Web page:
Over the summer, our team traveled to the campus of the University of Maryland for the 2018 Mid-Atlantic Meetup. This meet-up was a great opportunity to talk to the other teams from the region and get feedback for our project. Two teams present were particularly interested in the 3G portion of our project: University of Virginia and University of Pittsburgh. We quickly began a correspondence and, to demonstrate the accessibility and ease of 3G assembly, we sent them the supplies and instructions to perform a 3G assembly at their own lab. The package consisted of a parts kit, a transcriptional unit assembly protocol, a Gibson protocol and calculator, 100mM IPTG, and 200ug/ml ATC. The parts kit included a small subset of our own 3G assembly library, normalized to 30nM, as well as 50nM UNS adapters, and 10uM primers for amplification. The parts are listed below.
(without sticky ends)
|pTet (R0040)||Promoter||A/B||54 bp|
|B0034m||5’ UTR||B/C||21 bp|
|B0032m||5’ UTR||B/C||21 bp|
|TetR (C0060)||CDS||C/D||660 bp|
|ThrL Terminator||Terminator||D/E||57 bp|
|UNS1 A adapter||50nM|
|UNS3 A adapter||50nM|
|UNS3 E adapter||50nM|
|UNS10 E adapter||50nM|
|UNS1/10 1C3 Backbone||100 ng/µL|
|UNS1 Forward Primer||10µM|
|UNS3 Forward Primer||10µM|
|UNS3 Reverse Primer||10µM|
|UNS10 Reverse Primer||10µM|
The teams were able to successfully follow our protocol and ended up with the desired circuit. In the process, they also had a great time. According to an email from the University of Pittsburgh they “had a lot of fun gathering preliminary data” and enjoyed the novelty of the new assembly. Below is a photo from the University of Pittsburgh's gel once the transcriptional units had been created.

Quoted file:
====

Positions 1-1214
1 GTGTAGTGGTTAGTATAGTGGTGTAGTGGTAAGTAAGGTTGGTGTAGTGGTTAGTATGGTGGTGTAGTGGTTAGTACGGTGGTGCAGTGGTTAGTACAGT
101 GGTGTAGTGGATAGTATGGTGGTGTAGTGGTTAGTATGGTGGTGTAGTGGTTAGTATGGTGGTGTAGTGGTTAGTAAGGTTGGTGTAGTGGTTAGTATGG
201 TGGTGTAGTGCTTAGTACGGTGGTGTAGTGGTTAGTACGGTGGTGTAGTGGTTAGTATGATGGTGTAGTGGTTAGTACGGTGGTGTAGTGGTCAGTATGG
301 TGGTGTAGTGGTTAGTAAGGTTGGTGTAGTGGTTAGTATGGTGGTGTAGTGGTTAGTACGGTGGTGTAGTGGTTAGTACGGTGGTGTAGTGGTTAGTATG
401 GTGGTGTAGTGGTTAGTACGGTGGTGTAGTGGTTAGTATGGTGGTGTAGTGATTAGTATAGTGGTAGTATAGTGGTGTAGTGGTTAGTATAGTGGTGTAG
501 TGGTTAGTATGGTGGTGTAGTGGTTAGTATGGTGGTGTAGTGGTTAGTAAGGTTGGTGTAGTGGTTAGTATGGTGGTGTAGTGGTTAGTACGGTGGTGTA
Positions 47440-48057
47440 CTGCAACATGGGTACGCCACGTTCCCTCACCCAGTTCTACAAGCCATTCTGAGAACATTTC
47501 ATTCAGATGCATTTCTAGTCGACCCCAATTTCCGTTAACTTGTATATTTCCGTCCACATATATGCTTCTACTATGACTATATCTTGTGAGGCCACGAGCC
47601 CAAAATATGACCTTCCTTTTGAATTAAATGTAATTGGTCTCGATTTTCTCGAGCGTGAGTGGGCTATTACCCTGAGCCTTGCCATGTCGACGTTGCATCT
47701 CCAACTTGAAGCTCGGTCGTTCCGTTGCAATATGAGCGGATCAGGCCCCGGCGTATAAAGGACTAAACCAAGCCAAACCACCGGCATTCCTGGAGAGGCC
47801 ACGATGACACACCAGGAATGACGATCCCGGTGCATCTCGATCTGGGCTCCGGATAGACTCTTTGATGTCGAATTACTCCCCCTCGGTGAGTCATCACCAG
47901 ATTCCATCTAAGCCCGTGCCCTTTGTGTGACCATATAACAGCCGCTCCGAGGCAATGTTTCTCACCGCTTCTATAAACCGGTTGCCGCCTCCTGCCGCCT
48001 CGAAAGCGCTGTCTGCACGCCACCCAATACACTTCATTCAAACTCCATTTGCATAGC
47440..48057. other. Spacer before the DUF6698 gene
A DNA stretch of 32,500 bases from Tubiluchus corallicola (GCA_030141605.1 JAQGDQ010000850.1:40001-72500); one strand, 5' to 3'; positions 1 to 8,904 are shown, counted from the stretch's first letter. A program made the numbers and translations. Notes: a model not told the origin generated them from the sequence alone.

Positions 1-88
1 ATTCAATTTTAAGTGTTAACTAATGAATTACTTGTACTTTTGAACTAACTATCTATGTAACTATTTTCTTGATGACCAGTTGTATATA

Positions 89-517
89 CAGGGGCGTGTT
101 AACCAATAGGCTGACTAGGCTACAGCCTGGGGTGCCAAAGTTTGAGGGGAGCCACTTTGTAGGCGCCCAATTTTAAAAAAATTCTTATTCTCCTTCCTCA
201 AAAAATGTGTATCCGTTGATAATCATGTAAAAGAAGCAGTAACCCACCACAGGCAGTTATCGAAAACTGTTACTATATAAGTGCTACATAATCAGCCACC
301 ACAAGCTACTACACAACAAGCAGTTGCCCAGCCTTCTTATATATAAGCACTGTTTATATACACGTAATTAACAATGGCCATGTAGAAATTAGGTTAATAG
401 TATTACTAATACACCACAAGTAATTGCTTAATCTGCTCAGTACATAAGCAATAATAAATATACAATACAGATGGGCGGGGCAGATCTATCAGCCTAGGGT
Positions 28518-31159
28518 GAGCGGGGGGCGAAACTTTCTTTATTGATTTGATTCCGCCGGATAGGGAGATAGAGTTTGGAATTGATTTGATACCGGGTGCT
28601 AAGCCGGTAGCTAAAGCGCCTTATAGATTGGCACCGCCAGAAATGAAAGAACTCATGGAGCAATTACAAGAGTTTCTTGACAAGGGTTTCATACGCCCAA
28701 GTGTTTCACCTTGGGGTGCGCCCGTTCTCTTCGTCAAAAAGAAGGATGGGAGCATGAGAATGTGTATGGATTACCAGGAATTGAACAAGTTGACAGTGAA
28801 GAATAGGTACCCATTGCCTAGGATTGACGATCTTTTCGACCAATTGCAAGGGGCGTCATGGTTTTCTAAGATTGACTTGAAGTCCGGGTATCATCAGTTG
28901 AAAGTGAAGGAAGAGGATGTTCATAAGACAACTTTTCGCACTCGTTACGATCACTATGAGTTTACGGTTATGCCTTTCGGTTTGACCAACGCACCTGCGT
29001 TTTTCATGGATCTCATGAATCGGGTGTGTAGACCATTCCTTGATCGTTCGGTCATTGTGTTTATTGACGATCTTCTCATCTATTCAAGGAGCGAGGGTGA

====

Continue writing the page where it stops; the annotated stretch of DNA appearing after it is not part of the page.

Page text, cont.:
UVirginia also appreciated the ease and simplicity of our 3G assembly method. They especially liked that the reaction volumes were small so that reagents were conserved. The team was able to successfully characterize two different RBS variants of a circuit they had built with mscarlet with different RBS parts. Below is the graph of their results. As demonstrated, both circuits have fluorescent in line with their s characterization.
Both teams also gave us invaluable feedback in helping us determine that the CDS of our sfGFP 3G part was nonfunctional. We were able to quickly resolve this issue. UVA also helped us tremendously by sending us some of their own parts to place on 3G backbones. Our team hopes to eventually create a library of 3G parts for all iGEM teams to use for rapid DNA assembly.
The package we sent to both the University of Virginia and University of Pittsburg iGEM team containing all the supplies for their very own 3G assembly. UVA loved our cute packaging: “I just received the kit! I have to say that its very aesthetically pleasing, with a nice note on the back as well.” Thanks, University of Virginia and University of Pittsburgh for all your help!
Our team also worked with our wonderful counterparts at the University of Saint Andrew’s in Scotland. This was their first year doing iGEM, and we were honored to mentor them. We sent over countless protocols, helped with troubleshooting, and provided guidance when needed.